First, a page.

Tomase: Here's one place where Red Sox are actually winning


There's a concept coming to baseball's draft that fans of the NBA know all too well: ping pong balls.

One result of the sport's new collective bargaining agreement is that tanking no longer guarantees the No. 1 overall pick. Major League Baseball has instituted a draft lottery to determine the top six picks, and as things stand now, the Red Sox would be on the outskirts of it, with a chance to leap from the low teens potentially as high as the first pick.

Every non-playoff team will be entered in the lottery. The Red Sox currently own the 13th-worst record in baseball at 60-64, which gives them a 0.9 percent chance of claiming the first pick and an 8.2 percent chance of jumping into the top six.

It's going to be hard for them to climb much higher, because as disappointing as this season may feel after last year's run to the American League Championship Series, there are a lot worse clubs out there.

A late-season slide could push the Red Sox ahead of the Rangers (57-67) and Diamondbacks (56-67), whom they currently "trail" by three and 3.5 games, respectively. Cracking the top 10 would require an unmitigated disaster of a finish, since the Cubs and Marlins are currently tied for that spot at 54-70.

If the Red Sox could reach the No. 10 spot, their odds would increase to 1.8 percent for the first pick and 15.9 percent to move into the top six.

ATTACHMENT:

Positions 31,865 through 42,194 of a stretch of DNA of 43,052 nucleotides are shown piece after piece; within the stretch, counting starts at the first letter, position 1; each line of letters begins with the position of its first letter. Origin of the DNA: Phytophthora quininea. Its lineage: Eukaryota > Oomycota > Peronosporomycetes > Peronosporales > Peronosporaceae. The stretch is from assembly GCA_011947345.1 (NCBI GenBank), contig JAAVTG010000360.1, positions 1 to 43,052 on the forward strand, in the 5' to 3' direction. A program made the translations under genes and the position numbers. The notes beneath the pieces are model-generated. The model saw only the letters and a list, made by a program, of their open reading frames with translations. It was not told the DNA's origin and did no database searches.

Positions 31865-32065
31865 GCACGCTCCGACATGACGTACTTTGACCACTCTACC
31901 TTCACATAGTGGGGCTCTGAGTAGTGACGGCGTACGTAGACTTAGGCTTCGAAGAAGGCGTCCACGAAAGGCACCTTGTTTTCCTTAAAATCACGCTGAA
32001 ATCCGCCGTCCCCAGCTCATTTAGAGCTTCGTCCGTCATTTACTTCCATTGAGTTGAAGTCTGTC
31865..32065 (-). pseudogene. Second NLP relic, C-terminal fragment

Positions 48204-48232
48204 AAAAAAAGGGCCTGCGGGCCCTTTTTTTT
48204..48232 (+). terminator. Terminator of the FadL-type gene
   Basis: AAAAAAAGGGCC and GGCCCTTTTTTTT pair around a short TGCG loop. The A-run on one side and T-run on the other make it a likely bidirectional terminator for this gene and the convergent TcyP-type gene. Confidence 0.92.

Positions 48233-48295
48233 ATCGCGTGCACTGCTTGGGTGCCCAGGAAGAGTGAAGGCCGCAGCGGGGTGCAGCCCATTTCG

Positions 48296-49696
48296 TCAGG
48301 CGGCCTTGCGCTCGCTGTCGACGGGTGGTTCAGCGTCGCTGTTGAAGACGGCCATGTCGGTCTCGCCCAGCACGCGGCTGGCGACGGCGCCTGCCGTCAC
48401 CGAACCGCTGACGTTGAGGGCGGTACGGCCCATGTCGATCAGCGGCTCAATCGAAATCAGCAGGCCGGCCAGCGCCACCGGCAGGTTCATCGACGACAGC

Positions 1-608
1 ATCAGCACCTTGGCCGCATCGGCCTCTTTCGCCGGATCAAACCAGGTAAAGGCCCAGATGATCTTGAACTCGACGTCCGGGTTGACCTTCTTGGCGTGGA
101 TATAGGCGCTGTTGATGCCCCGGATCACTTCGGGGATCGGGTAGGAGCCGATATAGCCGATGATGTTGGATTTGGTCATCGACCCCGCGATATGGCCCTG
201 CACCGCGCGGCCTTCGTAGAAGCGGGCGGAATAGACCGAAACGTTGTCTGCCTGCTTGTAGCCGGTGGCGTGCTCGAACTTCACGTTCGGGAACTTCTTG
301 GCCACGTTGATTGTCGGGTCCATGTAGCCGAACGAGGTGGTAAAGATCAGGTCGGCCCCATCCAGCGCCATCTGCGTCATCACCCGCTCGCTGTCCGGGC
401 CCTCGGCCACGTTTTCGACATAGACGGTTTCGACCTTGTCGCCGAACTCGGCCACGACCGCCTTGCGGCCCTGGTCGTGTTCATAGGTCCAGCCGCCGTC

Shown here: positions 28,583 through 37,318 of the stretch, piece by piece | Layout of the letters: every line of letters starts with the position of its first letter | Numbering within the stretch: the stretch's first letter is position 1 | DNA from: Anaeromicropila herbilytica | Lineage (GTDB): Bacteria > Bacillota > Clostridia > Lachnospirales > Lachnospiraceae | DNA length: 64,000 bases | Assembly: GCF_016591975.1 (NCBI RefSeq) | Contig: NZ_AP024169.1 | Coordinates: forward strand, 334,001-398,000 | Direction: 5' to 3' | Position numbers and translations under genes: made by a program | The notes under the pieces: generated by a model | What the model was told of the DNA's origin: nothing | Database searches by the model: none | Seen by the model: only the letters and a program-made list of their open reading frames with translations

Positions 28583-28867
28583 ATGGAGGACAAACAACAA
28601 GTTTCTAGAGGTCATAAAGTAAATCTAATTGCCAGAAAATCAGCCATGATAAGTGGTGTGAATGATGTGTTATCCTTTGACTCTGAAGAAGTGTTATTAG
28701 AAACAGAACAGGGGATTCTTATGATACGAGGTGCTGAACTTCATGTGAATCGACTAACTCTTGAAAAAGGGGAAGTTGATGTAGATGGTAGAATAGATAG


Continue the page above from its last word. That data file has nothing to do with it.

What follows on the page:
Picking that high makes a difference. The best prospect in their system, Single-A shortstop Marcelo Mayer, was chosen fourth overall in the 2021 draft. The more cracks the Red Sox get at top-10 picks, the better their chances of adding impact talent to the farm.

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The league instituted the lottery to guard against tanking. The Cubs turned top-10 picks like Javier Baez, Kris Bryant, and Kyle Schwarber into the core of their 2016 World Series champions. The Astros similarly won it all a year later behind high picks like George Springer, Carlos Correa, and Alex Bregman.

The Nationals currently lead in the chase for the No. 1 pick with a 42-83 record, 3.5 games ahead of the A's and 5.5 ahead of the Pirates. All that gets Washington is a guarantee of picking no worse than seventh, because the worst three clubs in the standings have the same odds -- 16.5 percent to choose first, down to 9.7 percent to choose sixth.

If you'd like to simulate the lottery, the good folks over at Tankathon have added an MLB tool to their popular NBA offerings. For what it's worth, it took me 53 simulations to land the Red Sox at No. 1.

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